A new global survey has revealed an alarming lack of trust in the workplace. The recent survey of full-time workers in eight countries, including the UK, found that less than half of its 9,800 respondents have a “great deal of trust” in their employer, boss or co-workers.
The report’s stark findings should raise alarm bells in the business world. The importance of building good relationships between employer and employee has been long known, especially if you want to hang on to good workers. More challenging, of course, is how bosses address this crisis in trust.
Negative effects of low trust
- Low morale – when staff don’t trust their employer, immediate manager or work colleagues this reduces their ‘buy-in’ to the company. This leads to low morale and a sense of disengagement – ultimately it means employees have less commitment to their job.
- Loss of long-term staff – a negative vibe can easily spread throughout a workforce. Good or well-trained long-term staff may feel demoralised and want to move on.
- Costs of staff turnover – when the average cost of replacing an employee can be over £25,000 (ACAS), high staff turnover can be costly.
- Reputation damage – low levels of trust amongst employees can give a bad image of the business. This is particularly damaging if disgruntled employees are ‘on the ground’ dealing with your clients or the public.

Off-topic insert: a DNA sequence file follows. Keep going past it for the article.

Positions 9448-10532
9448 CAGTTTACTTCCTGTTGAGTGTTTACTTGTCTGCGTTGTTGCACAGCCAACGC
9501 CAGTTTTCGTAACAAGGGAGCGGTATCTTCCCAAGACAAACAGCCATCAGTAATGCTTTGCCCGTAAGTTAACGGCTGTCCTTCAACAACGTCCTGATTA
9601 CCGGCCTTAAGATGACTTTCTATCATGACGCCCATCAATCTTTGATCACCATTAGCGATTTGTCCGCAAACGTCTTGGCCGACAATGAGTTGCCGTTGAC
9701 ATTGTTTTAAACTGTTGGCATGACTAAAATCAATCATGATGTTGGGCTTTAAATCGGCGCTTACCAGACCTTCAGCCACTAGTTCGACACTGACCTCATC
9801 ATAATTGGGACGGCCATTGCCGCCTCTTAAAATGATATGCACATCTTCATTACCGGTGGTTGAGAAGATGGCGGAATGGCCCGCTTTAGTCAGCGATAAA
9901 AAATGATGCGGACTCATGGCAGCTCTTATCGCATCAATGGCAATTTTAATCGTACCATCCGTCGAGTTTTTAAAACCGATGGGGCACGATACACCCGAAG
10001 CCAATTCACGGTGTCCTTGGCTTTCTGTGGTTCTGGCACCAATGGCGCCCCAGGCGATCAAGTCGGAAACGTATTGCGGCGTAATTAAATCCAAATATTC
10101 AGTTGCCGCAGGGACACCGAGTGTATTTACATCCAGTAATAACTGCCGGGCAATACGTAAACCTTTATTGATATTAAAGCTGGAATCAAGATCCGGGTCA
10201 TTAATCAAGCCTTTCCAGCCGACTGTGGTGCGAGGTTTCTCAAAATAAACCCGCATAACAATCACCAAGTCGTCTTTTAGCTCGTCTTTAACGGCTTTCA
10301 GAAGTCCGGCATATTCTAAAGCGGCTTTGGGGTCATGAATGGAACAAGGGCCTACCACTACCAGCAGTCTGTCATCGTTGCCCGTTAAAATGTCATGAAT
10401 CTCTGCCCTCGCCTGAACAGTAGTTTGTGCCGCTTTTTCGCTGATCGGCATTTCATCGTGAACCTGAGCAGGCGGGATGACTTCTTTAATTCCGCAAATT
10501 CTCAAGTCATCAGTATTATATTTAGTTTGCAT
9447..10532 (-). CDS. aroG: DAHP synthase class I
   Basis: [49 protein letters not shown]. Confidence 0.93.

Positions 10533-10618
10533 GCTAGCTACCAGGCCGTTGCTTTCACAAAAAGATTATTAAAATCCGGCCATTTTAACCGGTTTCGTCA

Positive benefits of healthy levels of trust
- Increases productivity – secure and content employees means they will do their best for the company, essential if your business is to thrive. Loyalty to the company will increase and you can take advantage of the benefits of retaining a stable and well-trained workforce.
- Less absence – more engagement at work increases staff wellbeing which should be a concern for every good employer. Companies investing in staff wellbeing have lower sick and absence rates.
- Enhances company image – most online recruiting adverts now include ratings about the company. A good rating by previous or existing staff will in turn attract good candidates in the future. Clients too will be attracted to a well-regarded business.
What can employers do to increase trust amongst staff?
- Review pay and opportunities – one of the top trust factors found in the global survey was equal opportunity for pay and promotion. It is a good idea to review your staff data and ensure that any inequities are addressed. Managers may not be able to please everyone all of the time but you should be confident that you are paying equal pay for work of equal value.
- Appreciate a job well done – another top influencing trust factor is lack of recognition from the boss for a job well done. Be sure to give due praise when an employee has made a special effort or achieved an important goal – you can do this verbally, financially or through company media such as newsletters.
- Build a cohesive team – the lack of a collaborative work environment can also be off-putting to enthusiastic staff. Devote some time to building a sense of team spirit through, for example, social activities, team-building fun etc.
- Show trust and respect – Bosses were criticised in the survey for not being sufficiently open, communicative or respectful. Work on these areas to make staff feel valued and listened to. Demotivated employees can often be re-engaged through taking the time to hear their feedback and valuing their opinions.
If your staff turnover is high it may just be worth thinking about levels of trust in your business.
Find out how a workforce management solution can pinpoint issues such as absence which could indicate issues within your own organisation.